Srishti Baniyal, a third year law student of University of Allahabad analyzes the legal competency of India to combat the Epidemic situations and exigency to introduce reforms.

History reveals that devastations don’t happen twice, and if they do, they will occur a third time again. Whether it be Bubonic plague of Justinian in 541 AD with about 25 to 100 million deaths, Black death fever of Europe, Asia, and Africa in 1346-1356 AD, Spanish flu of 1918-20 or COVID 19 in the present; nature has tested human endeavor time and again. Being known for our robust enthusiasm and most evolving nature, we are now able to fight such havocs more efficiently with the advancement in medical science and stringent laws.

Global concerns:

It was after the Second World War when global concerns were raised to combat natural havocs while keeping pace with human rights. World Health Organization (WHO) was established in 1946 to attain the standard of health as a fundamental right of every human being. In 1948, the Universal Declaration of Human Rights (UDHR) came into force with an attempt to create legal obligations on the member states to attain public health standards by the formation of the domestic laws.

Pre-independence efforts:

In the Indian context, Epidemic Disease Act,1897 was enacted by the colonial government seeing the upward trajectory of deaths due to bubonic plague scourge in Bombay in 19th century with 1.3 million deaths in a single year because of community tenements and chawl system of dwellings in Bombay defying the quarantine rules.[1] Section 2 and 2A of the above Act grants power to state and central governments to empower any person to take measures and prescribe regulations for the time being by means of a public notice during the outbreak of any dangerous epidemic to prevent the same from the spread. Under section 3, disobedience by any person was made punishable as per section 188 of I.P.C. 1860, with the imprisonment of either description from one month to six months. Moreover, persons acting in good faith were exempted from the legal proceedings under section 4 of the Act.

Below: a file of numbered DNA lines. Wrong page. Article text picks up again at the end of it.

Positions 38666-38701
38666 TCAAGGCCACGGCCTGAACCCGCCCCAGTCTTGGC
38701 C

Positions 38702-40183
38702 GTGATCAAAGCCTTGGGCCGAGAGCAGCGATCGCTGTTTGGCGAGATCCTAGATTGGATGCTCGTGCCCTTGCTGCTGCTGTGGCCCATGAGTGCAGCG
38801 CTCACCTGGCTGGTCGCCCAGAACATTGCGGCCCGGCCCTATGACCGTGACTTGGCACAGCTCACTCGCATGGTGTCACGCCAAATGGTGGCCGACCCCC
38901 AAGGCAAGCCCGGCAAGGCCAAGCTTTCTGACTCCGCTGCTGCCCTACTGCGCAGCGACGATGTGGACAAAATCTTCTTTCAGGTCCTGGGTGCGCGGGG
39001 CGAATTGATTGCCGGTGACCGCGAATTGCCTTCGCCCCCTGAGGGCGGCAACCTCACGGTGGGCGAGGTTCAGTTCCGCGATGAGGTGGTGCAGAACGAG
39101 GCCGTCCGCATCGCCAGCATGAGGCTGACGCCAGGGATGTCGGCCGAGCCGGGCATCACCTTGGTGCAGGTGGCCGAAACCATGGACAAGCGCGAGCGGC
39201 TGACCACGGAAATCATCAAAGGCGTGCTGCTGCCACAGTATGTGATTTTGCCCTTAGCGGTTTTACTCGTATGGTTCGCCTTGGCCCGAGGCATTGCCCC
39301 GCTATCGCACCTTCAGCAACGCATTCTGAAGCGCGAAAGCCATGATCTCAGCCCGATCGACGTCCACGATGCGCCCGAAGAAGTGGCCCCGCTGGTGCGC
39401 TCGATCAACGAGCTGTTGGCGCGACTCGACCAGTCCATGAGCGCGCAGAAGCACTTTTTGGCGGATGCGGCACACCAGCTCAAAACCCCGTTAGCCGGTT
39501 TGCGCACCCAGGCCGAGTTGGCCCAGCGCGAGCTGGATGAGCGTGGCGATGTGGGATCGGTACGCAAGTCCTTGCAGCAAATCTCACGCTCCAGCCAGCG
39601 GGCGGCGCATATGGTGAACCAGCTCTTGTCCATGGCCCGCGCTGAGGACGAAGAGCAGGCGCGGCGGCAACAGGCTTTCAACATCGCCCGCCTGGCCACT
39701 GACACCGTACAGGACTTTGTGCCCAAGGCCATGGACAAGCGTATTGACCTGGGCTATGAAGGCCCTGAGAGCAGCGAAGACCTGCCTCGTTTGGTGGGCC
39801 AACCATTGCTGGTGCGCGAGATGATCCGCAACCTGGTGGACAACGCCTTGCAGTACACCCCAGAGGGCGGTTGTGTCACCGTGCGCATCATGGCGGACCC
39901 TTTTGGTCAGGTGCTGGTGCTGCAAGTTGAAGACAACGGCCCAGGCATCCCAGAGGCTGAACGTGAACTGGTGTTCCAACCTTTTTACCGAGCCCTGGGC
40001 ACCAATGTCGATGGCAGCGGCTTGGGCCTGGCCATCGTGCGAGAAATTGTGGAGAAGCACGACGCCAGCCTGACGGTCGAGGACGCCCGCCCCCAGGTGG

Post-independence efforts:

Constitution of India, with its enforcement in 1950 enforced public health provisions in fundamental rights and directive principles. Taking it as the basis, Supreme Court in Consumer Education & Resource Centre v.UOI[2] was of the view that the right to health is inherent in Article 21 of the Constitution, guaranteeing the right to life and personal liberty. Ascertaining the public health risk, the 7th schedule of the Indian Constitution featured a ‘public health’ in-state list giving more discretionary powers to state governments and advisory powers to the government of India.

Health emergency and strict laws:

Health emergency is a concept to be implemented for the first time in India after the WHO on 30th March 2020 declared COVID outbreak as a public health emergency. With no mention of the same in Indian Constitution, the states preferred earlier to rely on penal provisions than on any stringent law and therefore, whether it was Cholera epidemic of Kolkata, Surat’s plague or Swine flu outbreak, states used section 144 CrPC,1973 to restrict public gathering, section 269 IPC,1860 to penalize negligent patients with minimum six months imprisonment or fine or both and section 270 IPC,1860 to punish disobedience of quarantine laws. Covid outbreak invoked health emergency in India not on the grounds of any emergency provision but by relying on the term ‘internal disturbance’ subsisting in Article 355 of Indian Constitution empowering the Central government to protect states and union territories from any internal disturbance caused by natural calamity including pandemic by taking all measures necessary.

Stringent laws and humanitarian crisis: